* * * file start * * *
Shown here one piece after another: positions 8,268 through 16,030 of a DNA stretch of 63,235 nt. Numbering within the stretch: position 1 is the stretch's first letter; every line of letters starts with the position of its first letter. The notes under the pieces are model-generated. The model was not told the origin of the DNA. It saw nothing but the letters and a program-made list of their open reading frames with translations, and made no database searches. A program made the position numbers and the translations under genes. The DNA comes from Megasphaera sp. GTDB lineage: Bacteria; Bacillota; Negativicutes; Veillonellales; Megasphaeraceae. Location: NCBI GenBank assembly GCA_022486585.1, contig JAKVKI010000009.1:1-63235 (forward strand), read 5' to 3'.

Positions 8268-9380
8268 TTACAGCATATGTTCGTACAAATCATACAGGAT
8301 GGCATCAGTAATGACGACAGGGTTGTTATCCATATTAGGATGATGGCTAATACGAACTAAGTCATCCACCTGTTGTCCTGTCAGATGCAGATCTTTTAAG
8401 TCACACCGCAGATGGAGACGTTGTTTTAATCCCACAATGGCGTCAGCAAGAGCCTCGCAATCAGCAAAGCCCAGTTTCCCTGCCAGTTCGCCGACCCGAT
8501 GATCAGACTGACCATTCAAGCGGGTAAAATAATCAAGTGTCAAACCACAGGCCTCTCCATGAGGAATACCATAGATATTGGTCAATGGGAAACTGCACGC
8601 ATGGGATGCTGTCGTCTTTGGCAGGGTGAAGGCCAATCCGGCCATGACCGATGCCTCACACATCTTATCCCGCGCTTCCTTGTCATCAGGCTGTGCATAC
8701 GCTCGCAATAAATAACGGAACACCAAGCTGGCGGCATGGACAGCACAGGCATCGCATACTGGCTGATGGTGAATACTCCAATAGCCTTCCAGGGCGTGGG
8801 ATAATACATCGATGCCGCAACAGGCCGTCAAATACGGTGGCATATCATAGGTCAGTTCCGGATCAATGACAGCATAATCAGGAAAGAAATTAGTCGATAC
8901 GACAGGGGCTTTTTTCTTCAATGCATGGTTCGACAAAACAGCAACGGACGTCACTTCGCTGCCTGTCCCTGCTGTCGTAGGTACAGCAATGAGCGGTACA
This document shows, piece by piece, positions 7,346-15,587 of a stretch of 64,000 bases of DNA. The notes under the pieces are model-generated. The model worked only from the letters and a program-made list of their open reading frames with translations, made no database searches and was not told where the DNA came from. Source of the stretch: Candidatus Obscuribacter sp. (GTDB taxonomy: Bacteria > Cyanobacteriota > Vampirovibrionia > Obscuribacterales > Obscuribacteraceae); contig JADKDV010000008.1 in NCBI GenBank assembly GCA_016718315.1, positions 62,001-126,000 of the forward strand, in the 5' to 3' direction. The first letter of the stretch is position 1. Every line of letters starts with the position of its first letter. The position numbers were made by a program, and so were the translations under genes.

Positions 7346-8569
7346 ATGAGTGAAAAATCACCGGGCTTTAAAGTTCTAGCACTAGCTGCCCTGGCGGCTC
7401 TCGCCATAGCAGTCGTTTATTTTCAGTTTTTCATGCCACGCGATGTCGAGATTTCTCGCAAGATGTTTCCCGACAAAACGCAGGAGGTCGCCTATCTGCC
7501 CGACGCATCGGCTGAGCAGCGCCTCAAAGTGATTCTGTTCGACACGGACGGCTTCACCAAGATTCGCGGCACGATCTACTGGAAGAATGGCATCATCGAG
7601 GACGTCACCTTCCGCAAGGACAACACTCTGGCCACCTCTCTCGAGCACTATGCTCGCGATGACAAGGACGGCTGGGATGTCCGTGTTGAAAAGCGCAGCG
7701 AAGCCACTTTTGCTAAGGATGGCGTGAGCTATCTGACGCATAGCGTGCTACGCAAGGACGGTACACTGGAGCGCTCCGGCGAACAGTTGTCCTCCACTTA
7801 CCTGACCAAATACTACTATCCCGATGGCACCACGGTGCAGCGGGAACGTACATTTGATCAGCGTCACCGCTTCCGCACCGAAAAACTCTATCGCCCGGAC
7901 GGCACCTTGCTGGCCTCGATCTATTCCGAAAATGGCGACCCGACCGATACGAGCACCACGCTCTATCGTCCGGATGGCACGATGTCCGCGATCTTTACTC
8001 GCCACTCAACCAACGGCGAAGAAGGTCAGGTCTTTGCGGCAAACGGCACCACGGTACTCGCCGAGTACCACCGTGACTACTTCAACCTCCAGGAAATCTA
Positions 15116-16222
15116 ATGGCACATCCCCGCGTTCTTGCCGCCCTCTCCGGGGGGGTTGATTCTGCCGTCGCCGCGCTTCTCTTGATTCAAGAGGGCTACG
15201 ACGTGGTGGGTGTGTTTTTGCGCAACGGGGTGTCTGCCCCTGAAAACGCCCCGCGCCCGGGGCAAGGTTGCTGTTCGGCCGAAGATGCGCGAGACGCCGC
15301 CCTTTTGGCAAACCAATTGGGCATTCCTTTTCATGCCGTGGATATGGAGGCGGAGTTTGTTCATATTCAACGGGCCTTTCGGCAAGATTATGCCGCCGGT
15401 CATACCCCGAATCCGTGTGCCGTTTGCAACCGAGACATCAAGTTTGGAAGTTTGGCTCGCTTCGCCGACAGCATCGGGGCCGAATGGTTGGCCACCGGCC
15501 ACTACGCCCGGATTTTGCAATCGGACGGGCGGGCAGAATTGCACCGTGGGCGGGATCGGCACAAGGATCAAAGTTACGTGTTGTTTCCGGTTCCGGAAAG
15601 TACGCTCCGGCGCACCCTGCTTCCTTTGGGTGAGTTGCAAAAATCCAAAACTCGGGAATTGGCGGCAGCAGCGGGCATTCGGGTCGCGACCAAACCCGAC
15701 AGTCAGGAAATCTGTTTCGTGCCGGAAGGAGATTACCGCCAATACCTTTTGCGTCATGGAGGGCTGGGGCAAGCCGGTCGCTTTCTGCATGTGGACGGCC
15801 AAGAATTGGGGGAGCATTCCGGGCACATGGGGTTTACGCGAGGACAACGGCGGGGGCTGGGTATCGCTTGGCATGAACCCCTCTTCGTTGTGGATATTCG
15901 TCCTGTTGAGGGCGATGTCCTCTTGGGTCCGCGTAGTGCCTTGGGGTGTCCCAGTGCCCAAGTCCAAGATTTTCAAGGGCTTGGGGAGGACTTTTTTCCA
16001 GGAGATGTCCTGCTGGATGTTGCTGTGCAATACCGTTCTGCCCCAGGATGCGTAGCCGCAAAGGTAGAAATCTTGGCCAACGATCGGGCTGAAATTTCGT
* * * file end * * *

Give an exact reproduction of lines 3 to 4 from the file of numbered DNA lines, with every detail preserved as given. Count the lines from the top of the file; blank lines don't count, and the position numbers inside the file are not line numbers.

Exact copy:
8268 TTACAGCATATGTTCGTACAAATCATACAGGAT
8301 GGCATCAGTAATGACGACAGGGTTGTTATCCATATTAGGATGATGGCTAATACGAACTAAGTCATCCACCTGTTGTCCTGTCAGATGCAGATCTTTTAAG